App sale

Stellantis buys car-sharing company as BMW and Mercedes go a different route

  • Stellantis will add 3.4 million car-sharing customers
  • Stellantis aims to increase revenue from mobility services
  • BMW and Mercedes JV pulled out of North America in 2019

FRANKFURT/MILAN, May 3 (Reuters) – Stellantis (STLA.MI) has agreed to buy the Share Now car-sharing business from BMW (BMWG.DE) and Mercedes-Benz (MBGn.DE) as the two German groups focus more on the software part of their mobility alliance.

Created last year by the merger of Fiat Chrysler and carmaker Peugeot PSA, Stellantis aims to become a global leader in car-sharing, using the acquisition announced on Tuesday to expand its existing business in the region.

The deal reflects different approaches from automakers trying to tap into new revenue streams beyond vehicle sales, particularly in the developing field of mobility services.

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“We think this reinforces our belief that high-end OEMs (manufacturers) like BMW and Mercedes will focus on private car ownership and less on fleet services,” said Royal Bank of Canada analyst Tom Narayan. .

“Conversely, it makes sense for volume players like Stellantis to seek out these alternative revenue streams.”

No financial details were provided for the transaction. Italian daily La Repubblica said he was worth around 100 million euros ($105 million).

In selling the division, BMW and Mercedes-Benz will focus on the two remaining parts of their mobility cooperation: Free Now, an app that allows booking cars, taxis, e-scooters and e-bikes, and the charging infrastructure reservation application. Charge now.

Brigitte Courtehoux, who heads Stellantis’ Free2move mobility division, said the deal was part of the group’s plans to boost the business’s net revenue to 700 million euros in 2025 and 2.8 billion euros. in 2030.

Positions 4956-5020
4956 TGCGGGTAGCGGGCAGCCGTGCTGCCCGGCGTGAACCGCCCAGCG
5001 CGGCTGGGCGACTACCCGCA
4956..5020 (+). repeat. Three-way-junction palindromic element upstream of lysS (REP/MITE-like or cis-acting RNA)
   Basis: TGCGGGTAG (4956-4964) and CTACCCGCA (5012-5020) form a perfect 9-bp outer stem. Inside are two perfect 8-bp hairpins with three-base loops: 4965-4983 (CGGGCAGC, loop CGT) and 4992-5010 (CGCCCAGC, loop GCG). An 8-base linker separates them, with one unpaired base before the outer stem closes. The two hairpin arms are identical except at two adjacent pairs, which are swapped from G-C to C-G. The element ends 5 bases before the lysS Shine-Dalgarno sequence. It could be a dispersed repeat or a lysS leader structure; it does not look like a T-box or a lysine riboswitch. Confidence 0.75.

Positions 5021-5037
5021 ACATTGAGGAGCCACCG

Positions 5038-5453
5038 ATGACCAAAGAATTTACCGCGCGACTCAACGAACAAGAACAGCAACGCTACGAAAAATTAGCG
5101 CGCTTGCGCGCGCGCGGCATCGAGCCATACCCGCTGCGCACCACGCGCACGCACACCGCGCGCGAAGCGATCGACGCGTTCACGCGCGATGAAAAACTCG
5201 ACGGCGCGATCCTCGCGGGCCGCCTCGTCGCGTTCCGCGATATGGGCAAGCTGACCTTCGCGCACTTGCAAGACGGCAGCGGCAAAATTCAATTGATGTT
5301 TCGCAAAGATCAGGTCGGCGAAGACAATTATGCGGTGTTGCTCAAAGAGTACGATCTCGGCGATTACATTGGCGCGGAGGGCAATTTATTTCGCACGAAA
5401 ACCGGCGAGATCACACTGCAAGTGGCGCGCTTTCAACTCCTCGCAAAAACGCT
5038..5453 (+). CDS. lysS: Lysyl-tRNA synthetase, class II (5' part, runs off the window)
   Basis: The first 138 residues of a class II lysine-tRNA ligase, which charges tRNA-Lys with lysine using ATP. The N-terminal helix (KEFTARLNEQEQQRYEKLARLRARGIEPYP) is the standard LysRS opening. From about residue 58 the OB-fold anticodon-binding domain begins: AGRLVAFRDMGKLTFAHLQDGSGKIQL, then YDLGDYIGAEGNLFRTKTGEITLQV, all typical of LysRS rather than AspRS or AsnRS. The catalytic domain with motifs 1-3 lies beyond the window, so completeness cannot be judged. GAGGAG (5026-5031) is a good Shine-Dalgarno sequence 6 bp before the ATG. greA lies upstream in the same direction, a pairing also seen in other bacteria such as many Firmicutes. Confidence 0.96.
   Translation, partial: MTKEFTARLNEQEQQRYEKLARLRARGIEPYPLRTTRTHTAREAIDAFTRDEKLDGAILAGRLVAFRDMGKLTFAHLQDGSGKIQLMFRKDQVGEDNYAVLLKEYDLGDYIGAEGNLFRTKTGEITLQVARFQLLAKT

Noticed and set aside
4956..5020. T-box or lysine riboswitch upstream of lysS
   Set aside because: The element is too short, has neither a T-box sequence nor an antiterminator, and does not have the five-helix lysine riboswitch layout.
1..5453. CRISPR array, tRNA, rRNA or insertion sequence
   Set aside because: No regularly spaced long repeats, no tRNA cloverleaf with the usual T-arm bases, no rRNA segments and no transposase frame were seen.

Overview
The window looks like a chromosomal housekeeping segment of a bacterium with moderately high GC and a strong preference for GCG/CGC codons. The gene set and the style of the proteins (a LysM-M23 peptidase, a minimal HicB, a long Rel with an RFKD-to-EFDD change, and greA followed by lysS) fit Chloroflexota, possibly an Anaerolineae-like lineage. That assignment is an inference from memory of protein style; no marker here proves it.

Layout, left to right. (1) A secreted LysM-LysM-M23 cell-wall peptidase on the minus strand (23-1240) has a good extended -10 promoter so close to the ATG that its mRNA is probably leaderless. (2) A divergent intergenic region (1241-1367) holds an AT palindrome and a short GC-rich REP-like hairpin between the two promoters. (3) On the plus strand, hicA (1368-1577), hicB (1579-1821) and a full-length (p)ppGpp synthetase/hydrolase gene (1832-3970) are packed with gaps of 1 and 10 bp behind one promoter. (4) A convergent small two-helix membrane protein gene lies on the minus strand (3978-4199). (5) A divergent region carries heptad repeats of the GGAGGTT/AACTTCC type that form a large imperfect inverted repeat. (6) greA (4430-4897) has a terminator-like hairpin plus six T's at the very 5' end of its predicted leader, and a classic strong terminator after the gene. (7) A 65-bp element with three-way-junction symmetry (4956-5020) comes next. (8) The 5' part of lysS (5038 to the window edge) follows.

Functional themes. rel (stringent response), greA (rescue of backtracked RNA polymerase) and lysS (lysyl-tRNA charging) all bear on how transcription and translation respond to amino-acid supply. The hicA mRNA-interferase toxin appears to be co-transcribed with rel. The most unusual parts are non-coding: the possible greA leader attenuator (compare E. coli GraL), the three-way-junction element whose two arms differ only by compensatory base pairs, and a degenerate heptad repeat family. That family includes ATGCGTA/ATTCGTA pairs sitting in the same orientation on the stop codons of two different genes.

“We’re really going to accelerate in terms of revenue,” she said.

Stellantis said the deal would allow Free2move to add 14 major European cities and 10,000 vehicles to its current fleet of 2,500 car-sharing vehicles, gaining more than 3.4 million customers.

She added that the Free2Move fleet will not become 100% Stellantis but said “step by step we will have more and more Stellantis cars”.

Milan-listed Stellantis shares rose 2.3% at 0940 GMT, outperforming a 1% rise in the Italian blue chip index (.FTMIB).

BMW shares rose 1.8%, Mercedes shares were down 0.4%.

Share Now pulled out of the North American market in 2019 in response to high maintenance costs and what the companies then described as “the volatile state of the global mobility landscape.”

At the end of 2020, BMW CEO Oliver Zipse fueled speculation of a reorganization of the mobility services alliance with Mercedes-Benz when he signaled the possibility of bringing in new partners or a possible sale. partial. ($1 = 0.9514 euros)

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Reporting by Christoph Steitz, Christina Amann and Giulio Piovaccari; edited by Barbara Lewis and Keith Weir

Our standards: The Thomson Reuters Trust Principles.